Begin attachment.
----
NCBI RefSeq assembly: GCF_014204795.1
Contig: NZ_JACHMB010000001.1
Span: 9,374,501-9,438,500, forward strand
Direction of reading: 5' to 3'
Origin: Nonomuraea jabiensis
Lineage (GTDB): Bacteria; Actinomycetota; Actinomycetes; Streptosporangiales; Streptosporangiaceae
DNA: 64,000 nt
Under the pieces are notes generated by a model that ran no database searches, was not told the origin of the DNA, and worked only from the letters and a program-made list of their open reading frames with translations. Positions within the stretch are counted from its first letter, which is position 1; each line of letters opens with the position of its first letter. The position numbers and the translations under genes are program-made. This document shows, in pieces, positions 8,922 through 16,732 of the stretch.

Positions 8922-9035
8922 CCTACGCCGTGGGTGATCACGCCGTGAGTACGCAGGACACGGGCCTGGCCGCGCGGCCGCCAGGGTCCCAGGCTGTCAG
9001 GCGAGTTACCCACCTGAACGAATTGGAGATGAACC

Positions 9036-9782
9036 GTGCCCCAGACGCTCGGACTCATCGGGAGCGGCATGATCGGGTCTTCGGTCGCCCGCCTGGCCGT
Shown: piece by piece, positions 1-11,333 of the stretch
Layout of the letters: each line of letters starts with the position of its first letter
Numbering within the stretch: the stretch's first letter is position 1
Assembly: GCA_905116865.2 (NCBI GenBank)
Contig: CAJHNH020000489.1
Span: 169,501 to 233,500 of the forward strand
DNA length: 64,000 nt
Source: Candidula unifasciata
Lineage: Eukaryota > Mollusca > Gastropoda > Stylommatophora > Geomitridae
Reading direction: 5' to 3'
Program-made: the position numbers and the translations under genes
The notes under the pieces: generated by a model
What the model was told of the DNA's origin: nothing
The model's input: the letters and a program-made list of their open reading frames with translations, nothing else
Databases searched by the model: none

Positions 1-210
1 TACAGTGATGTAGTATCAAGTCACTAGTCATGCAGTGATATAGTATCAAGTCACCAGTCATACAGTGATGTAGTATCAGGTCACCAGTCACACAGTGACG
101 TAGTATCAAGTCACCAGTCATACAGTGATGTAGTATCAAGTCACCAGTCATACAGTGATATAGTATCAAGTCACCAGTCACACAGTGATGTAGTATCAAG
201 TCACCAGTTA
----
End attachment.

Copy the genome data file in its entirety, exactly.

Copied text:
NCBI RefSeq assembly: GCF_014204795.1
Contig: NZ_JACHMB010000001.1
Span: 9,374,501-9,438,500, forward strand
Direction of reading: 5' to 3'
Origin: Nonomuraea jabiensis
Lineage (GTDB): Bacteria; Actinomycetota; Actinomycetes; Streptosporangiales; Streptosporangiaceae
DNA: 64,000 nt
Under the pieces are notes generated by a model that ran no database searches, was not told the origin of the DNA, and worked only from the letters and a program-made list of their open reading frames with translations. Positions within the stretch are counted from its first letter, which is position 1; each line of letters opens with the position of its first letter. The position numbers and the translations under genes are program-made. This document shows, in pieces, positions 8,922 through 16,732 of the stretch.

Positions 8922-9035
8922 CCTACGCCGTGGGTGATCACGCCGTGAGTACGCAGGACACGGGCCTGGCCGCGCGGCCGCCAGGGTCCCAGGCTGTCAG
9001 GCGAGTTACCCACCTGAACGAATTGGAGATGAACC

Positions 9036-9782
9036 GTGCCCCAGACGCTCGGACTCATCGGGAGCGGCATGATCGGGTCTTCGGTCGCCCGCCTGGCCGT
Shown: piece by piece, positions 1-11,333 of the stretch
Layout of the letters: each line of letters starts with the position of its first letter
Numbering within the stretch: the stretch's first letter is position 1
Assembly: GCA_905116865.2 (NCBI GenBank)
Contig: CAJHNH020000489.1
Span: 169,501 to 233,500 of the forward strand
DNA length: 64,000 nt
Source: Candidula unifasciata
Lineage: Eukaryota > Mollusca > Gastropoda > Stylommatophora > Geomitridae
Reading direction: 5' to 3'
Program-made: the position numbers and the translations under genes
The notes under the pieces: generated by a model
What the model was told of the DNA's origin: nothing
The model's input: the letters and a program-made list of their open reading frames with translations, nothing else
Databases searched by the model: none

Positions 1-210
1 TACAGTGATGTAGTATCAAGTCACTAGTCATGCAGTGATATAGTATCAAGTCACCAGTCATACAGTGATGTAGTATCAGGTCACCAGTCACACAGTGACG
101 TAGTATCAAGTCACCAGTCATACAGTGATGTAGTATCAAGTCACCAGTCATACAGTGATATAGTATCAAGTCACCAGTCACACAGTGATGTAGTATCAAG
201 TCACCAGTTA